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Is a Recession Coming?


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Recession

Why It Is Time To Ask: Is a Recession Coming?

With the United States economy in the sixth year of economic expansion, it is a good time to ask whether there is a recession coming in the not too distant future. The average recovery since World War 2 has been approximately six years, so based on this average alone, it is time to question whether a recession is looming. Of course, economic circumstances change over time, so each economic expansion is not exactly the same. During recent economic expansions, it appears that the unprecedented Federal Reserve intervention in the United States economy has caused economic recoveries to last longer than they have in the past.

Instead of relying solely on historical trends, it is useful to look at economic indicators to gauge whether a recession is coming in the near future. A look at the current snapshot of economic indicators that track whether a recession is approaching provides some useful clues regarding where we are at in the current economic cycle and whether a recession may be approaching. This is important information for both stock market traders and investors to understand, since a recession is usually accompanied by a stock market decline, which can be quite significant. There are even ways that money can be made during a recession and stock market decline.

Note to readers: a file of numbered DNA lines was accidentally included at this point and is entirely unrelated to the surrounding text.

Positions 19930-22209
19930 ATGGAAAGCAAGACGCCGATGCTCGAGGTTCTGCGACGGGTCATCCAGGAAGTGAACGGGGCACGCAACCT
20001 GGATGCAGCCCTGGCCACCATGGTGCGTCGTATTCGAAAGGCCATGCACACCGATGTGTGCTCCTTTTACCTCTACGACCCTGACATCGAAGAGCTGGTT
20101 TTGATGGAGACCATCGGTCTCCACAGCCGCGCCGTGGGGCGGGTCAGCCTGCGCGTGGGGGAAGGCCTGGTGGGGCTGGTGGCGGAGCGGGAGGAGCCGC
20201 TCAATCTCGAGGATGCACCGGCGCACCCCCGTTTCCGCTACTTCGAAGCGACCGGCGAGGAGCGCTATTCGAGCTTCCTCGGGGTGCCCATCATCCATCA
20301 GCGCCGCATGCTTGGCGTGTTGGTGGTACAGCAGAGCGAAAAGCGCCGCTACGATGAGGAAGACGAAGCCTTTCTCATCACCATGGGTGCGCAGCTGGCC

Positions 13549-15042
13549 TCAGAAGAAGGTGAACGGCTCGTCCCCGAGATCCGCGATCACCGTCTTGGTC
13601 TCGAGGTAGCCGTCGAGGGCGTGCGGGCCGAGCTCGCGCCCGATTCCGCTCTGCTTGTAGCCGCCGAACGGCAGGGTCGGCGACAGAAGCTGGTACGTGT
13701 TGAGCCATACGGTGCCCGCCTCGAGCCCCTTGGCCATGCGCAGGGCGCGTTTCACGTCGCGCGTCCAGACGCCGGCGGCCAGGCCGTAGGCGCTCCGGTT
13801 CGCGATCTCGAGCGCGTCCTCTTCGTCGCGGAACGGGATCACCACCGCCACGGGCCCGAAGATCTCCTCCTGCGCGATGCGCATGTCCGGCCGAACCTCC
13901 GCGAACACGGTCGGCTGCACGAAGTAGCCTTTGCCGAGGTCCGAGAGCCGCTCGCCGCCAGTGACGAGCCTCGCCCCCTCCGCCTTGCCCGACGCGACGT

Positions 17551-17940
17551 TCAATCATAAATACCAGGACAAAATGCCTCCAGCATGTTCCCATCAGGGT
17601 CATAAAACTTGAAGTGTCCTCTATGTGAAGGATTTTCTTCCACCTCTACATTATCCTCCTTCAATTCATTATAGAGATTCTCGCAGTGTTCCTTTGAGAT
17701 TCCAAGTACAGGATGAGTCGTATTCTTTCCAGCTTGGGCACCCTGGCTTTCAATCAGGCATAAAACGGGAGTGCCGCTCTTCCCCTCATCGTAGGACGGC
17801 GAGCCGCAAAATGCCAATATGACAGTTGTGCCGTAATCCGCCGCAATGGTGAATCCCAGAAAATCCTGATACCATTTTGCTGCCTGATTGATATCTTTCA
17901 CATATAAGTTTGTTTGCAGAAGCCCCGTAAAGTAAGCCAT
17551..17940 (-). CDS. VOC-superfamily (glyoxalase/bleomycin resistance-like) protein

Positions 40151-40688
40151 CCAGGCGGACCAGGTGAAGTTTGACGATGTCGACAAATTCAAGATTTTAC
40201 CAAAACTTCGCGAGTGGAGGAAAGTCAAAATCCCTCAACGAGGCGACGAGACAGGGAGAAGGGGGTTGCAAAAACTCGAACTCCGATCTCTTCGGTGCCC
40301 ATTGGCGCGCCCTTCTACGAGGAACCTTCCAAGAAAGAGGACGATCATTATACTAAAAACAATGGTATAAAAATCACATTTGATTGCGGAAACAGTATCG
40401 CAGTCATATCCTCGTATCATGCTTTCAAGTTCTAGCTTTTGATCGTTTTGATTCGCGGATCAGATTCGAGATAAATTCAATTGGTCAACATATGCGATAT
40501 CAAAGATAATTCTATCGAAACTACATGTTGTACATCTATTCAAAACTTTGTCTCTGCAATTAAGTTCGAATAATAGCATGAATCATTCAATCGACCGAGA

Is a Recession Coming | A Look at a Reliable Indicator

One of the most reliable recession indicators is iM’s Business Cycle Index. While this index is currently in an upward trend and does not indicate an impending recession, it does provide some interesting clues for traders and investors that want to get ahead of the recession curve and know when the next recession will hit the economy. As of late April, the weekly Business Cycle Index is at a level of 193.0. The six-month smoothed out annualized growth Business Cycle Index is at 19.2. Both of these readings are healthy and their upward trend is in line with economic reports that indicate that the economy is expanding. See the image on the right for a graphic depiction of where the two Business Cycle Index readings are in comparison to the past two decades.

Sell-Off

What is interesting about the Business Cycle Index numbers is that they are now approaching the levels that they were at during 2008, when the economy last peaked and headed into a recession.   That recession was quite severe and resulted in a sizable bear market sell-off. Anyone who was able to get an early warning of the pending recession and make adjustments to their investment portfolio was well served by following this indicator. As you can see from the image to the right, the two Business Cycle Index readings both provided warnings of pending recessions a few months before they happened.   They peaked and then started heading down before the economy started contracting, providing traders and investors time to adjust their investment portfolios for the impending stock market sell-off. The key is take action when the two Business Cycle Index readings top out and start heading down. This occurs just before a recession occurs.